The LED flash is a nice addition for indoor and night-time shots, though you need to be careful about how you use it. I found most of my photos were either bleached out by the flash or under-exposed. I’ll still stick to my point and shoot. Still, the flash does double as a handy torch!

The iPhone 4's camera application also offers 5x digital zoom, though it simply blows up the image electronically without adding any extra detail – and you can do that with an image editing program. The camera also captures HD video at 30 frames a second. I found the results were pretty much on a level with handheld HD camcorders like the Flip Mino - smooth and accurate. A definite bonus for a built-in feature on a phone. The one down side is that you'll need a steady hand to get good results as there's no image stabilisation.

Back on the screen side of the phone, there's another front-facing camera. This is Apple's attempt to move kickstart video calling on the iPhone. It uses Apple's new built-in Facetime software, which is currently only available for the iPhone 4. Tapping the Facetime button during a call launches the front-facing camera, allowing you chat face to face with the person at the other end.

At the moment, Facetime will only work when your iPhone is connected via a WiFi network. 3G just doesn't have the bandwidth to send smooth video – so Facetime's popularity, at least for now, is likely to be limited. Still, it's early days. I may soon have to eat my words. Quality varies depending on your broadband connection speed, but on an average broadband connection I was able to obtain a clear video chat.


I'll leave some of the technical specs for someone else to bore you with. Essentially Apple has crammed into the iPhone 4 the same A4 processer that is used in its bigger cousin, the iPad. The chip has a clock speed of 1GHz, and it's backed up by 512MB of RAM - double that of either the iPad or the iPhone 3GS. That combination is more than powerful enough to open applications, navigate through menus and type with the on-screen the keyboard without an annoying time lag.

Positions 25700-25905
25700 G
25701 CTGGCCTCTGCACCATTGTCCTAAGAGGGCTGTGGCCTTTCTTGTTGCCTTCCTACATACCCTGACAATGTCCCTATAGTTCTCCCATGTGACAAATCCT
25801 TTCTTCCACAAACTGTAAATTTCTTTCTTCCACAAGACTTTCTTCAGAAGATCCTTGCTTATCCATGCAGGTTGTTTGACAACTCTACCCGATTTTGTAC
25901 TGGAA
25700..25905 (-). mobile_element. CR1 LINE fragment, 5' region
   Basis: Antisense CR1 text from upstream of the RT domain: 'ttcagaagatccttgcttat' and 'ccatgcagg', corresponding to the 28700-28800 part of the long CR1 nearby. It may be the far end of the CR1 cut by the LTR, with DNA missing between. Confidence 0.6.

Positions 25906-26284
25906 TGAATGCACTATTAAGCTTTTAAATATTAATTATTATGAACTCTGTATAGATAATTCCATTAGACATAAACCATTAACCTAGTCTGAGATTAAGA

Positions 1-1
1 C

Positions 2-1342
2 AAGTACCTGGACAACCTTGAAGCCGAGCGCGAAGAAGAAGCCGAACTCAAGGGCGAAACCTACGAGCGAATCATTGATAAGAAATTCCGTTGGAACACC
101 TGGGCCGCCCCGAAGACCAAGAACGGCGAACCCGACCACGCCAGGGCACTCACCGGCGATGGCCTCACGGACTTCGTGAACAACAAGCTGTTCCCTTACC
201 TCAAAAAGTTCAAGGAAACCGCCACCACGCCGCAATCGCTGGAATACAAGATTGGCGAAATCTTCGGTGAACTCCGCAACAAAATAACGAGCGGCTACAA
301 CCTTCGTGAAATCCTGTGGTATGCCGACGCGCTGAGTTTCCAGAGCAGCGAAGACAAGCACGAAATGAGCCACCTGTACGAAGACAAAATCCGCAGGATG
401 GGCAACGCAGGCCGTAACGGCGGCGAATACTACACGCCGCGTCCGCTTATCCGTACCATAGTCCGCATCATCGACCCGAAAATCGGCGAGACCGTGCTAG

Call quality is a big improvement on previous iPhones, with all praise going to the second microphone. I called my mother from the back of a car with the windows open, and she couldn't hear any traffic noise or wind rush. The speaker seems louder than earlier versions, too.

One major criticism levelled at previous iPhones was poor battery life. In testing, I found the iPhone 4's battery lasts around 12 hours in normal use – that's about 30 per cent longer than the iPhone 3G. Downloading a few emails, instant messaging, browsing the internet and making calls over 8 hours, I found the iPhone 4’s battery had dropped by just eight per cent – a big improvement over its predecessor.


So should you buy one? If you're an Apple fan, the chances are you've already made that decision. For those who are still wondering, I can say that iPhone 4 is drop-dead gorgeous. It has the best display of any smartphone I've seen, and enough grunt to power the latest applications. All in a very a neat little package.

When the iPhone 3GS was launched, critics were a bit underwhelmed by the fact that it really wasn't much of an advance on its predecessor, the iPhone 3G. Many thought the few tweaks didn’t justify that additional expense.

That isn't a reservation I have about the iPhone 4 – and I'm clearly not the only one. Nearly two million of the things have been sold since launch, and I can see why.

Right from the off, the iPhone 4 established itself as the most appealing smartphone I've seen, offering features that will make competitors green with envy. By improving the whole user experience, Apple has made a good job of gaining back users disappointed by the 3GS – especially when it comes to the long-overdue inclusion of multi-tasking in the new iOS 4 operating system. It remains to be seen whether the problems that some users have reported with the phone's display and antenna are teething troubles, or evidence of bigger design flaws. I didn't personally experience any issues.

With the iPhone 4, Apple has succeeded in reinventing an already successful formula. Let's just see what rival manufacturers have up their sleeves when it comes to creating an iPhone killer.